When we travel, we are always fascinated by the different tales, folklores and legends from different countries and places we visit.
Have you heard about the legend of the Rose of Turaida?
If you ever visit Turaida Castle in Latvia, you will be sure to pass by and see the grave of Maija – the Rose of Turaida.
The legend goes a little like this:
In early 17th Century (1601), the Swedish troops captured Turaida Castle. There was a young orphan girl discovered by the clerk of the castle, who adopted her as his own daughter and named her Maija.
Maija grew up to be beautiful young woman and the people named her the Rose of Turaida. She was engaged to a gardener by the name of Victor, who lived at Sigulda Castle. In the evenings, they would secretly meet each other at Gutmanis Cave.
A man named Adam who worked at Turaida Castle was interested in Maija and proposed to her. She rejected his proposal and Adam decided to win her over by deceit. He wrote a note to Maija inviting her to meet at Gutmanis Cave, as if the note were from Victor.
Maija turned up to the cave wearing a red silk scarf and realised she had been tricked, and chose to die rather than be unfaithful to her fiancé, Victor. She told Adam that the scarf would protect her neck from any sword and that he should attempt to cut her neck. Adam tried and Maija’s lifeless body fell down at his feet.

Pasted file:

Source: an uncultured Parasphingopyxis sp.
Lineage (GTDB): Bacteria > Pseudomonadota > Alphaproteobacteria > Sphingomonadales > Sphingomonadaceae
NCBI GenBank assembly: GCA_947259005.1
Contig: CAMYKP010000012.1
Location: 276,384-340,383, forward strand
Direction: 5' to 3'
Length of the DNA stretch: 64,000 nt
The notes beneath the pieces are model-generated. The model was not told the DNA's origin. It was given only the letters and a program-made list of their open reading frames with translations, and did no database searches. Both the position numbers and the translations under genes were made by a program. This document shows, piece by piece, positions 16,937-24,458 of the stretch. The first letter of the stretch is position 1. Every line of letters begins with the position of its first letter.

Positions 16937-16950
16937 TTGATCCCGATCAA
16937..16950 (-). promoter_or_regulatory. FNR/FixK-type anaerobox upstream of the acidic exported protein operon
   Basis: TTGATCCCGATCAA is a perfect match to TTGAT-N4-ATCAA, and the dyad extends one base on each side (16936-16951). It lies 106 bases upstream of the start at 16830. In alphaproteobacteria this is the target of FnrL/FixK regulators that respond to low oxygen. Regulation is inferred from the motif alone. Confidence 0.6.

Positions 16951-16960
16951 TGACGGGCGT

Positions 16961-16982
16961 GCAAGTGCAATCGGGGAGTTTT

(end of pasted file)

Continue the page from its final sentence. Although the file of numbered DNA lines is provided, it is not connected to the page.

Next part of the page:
It was Victor that discovered his love murdered. In despair, he raced off to find help but in the meantime had dropped his axe. Suspicion arose and he was arrested and tried for her murder. It was only after a comrade-in-arms to Adam testified of the truth, which resulted in Victor being freed. Maija is now buried at the edge of Turaida graveyard, where Victor planted a linden tree on her grave.
What a tragic love story!
Where have you been that has a similar historical tale behind it?
Share with us your thoughts.
And remember, if you want to how we are getting on during our Camino, we are posting daily videos on our Facebook Page.
Before we actually travelled, we would pseudo-travel: after work, as we channel surfed, we would always end up watching travel shows. And it was on one of those shows when we first saw and heard about the Giant’s Causeway. So when we were in Europe back in 2006, we added Northern Ireland to our list of countries to visit – and we didn’t regret it one bit.
There are 6 km of this unusual geological formation; polygon-shaped rocks piled on top of one another into columns. Formed following volcanic activity many million years ago, there are similar formations as well on the coast of Scotland – just across the body of water.
As the myths and legends go, Finn McCool, the giant had something to do with this hence the name. 😉
Admission gives you access to the visitor’s centre and pedestrian access to the Causeway. There are regular shuttles down to the Causeway but there is a small additional charge. There was the option to see the rocks from “bird’s eye” view by walking along the cliff track up above. Beware on windy days!!
The Giant’s Causeway is about an hour’s drive out of Belfast. And not far from it is Carrick-a-Rede Rope Bridge. The day we went it was so crazy windy, that we were not allowed to cross the bridge.
Giant’s Causeway and Causeway Coast were UNESCO Heritage listed in 1986.
To see the other UNESCO sites we have visited, visit our unofficial bucket list